Awardees also join a collaborative network of outstanding educators who serve as models for their colleagues, inspiration to their communities and leaders in the improvement of math and science education. Since 1983, more than 4,700 teachers have been recognized for their contributions in the classroom and to their profession.

Students in Delara Sharma’s 2016 5th grade class at Piñon Elementary investigated the claim, “when salt dissolves in water, the salt is gone.” They measure the mass of a saltwater solution compared to the mass of plain water, then discuss their recorded data and conclusions using the FOSS Mixtures and Solutions module. (Photo: Courtesy of LANL Foundation, Andrea Multari)

The teacher recognition process begins with a nomination, followed by a rigorous application that includes written submissions, videos and classroom evaluations. Each nominee must prove mastery of grade-appropriate content, implementation of effective instructional methods, use of student assessments to evaluate and improve learning, reflective practice with self-improvement strategies and leadership in education outside the classroom.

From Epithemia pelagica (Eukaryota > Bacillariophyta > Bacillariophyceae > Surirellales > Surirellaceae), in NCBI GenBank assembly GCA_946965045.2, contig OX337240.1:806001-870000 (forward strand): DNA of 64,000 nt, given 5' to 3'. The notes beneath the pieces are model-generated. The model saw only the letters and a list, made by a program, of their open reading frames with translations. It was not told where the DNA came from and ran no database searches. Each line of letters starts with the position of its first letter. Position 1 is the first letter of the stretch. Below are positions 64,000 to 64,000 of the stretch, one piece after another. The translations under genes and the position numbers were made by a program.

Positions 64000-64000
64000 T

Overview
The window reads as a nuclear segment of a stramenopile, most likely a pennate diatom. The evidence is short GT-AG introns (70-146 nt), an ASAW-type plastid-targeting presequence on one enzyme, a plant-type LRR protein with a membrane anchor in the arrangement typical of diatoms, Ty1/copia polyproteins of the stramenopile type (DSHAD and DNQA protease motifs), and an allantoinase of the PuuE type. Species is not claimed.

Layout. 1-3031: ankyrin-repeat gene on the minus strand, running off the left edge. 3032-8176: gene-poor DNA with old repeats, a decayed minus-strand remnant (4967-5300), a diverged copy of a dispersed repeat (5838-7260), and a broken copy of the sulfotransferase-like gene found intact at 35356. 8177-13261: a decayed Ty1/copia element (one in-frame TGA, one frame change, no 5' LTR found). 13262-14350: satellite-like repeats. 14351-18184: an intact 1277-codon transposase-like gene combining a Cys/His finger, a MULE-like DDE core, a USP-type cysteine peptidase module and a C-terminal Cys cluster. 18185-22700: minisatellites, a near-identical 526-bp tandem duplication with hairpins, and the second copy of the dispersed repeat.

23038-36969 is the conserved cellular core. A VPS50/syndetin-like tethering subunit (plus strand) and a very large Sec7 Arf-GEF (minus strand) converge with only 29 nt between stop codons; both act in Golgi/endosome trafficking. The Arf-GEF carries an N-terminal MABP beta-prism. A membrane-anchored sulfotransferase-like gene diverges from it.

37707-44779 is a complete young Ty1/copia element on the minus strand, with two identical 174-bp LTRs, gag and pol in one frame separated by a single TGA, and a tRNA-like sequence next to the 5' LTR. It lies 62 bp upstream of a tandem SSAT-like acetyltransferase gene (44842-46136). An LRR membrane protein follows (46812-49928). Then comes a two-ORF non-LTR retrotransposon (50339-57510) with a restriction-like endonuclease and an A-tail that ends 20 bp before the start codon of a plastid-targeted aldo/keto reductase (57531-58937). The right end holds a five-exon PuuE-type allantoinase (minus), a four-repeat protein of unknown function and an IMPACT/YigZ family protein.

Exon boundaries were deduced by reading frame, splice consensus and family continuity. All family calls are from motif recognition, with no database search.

Gwen Perea Warniment, Director of K–12 Programs at the LANL Foundation who oversees ISEC along with education partnerships and advocacy, nominated Sharma in 2016.

Among the nominees from throughout New Mexico, Sharma and Chrissy Romero, SFPS third grade teacher at Gonzales Community School, were the two finalists in the elementary science category.

“This award is meaningful because Delara is an inspiration to many of us,” said Perea Warniment. “She epitomizes grace and holds high expectations for all her students. She is constantly seeking to improve her practice and learn more. As a friend and colleague, I have enjoyed watching her leadership blossom and I am thrilled to celebrate her.”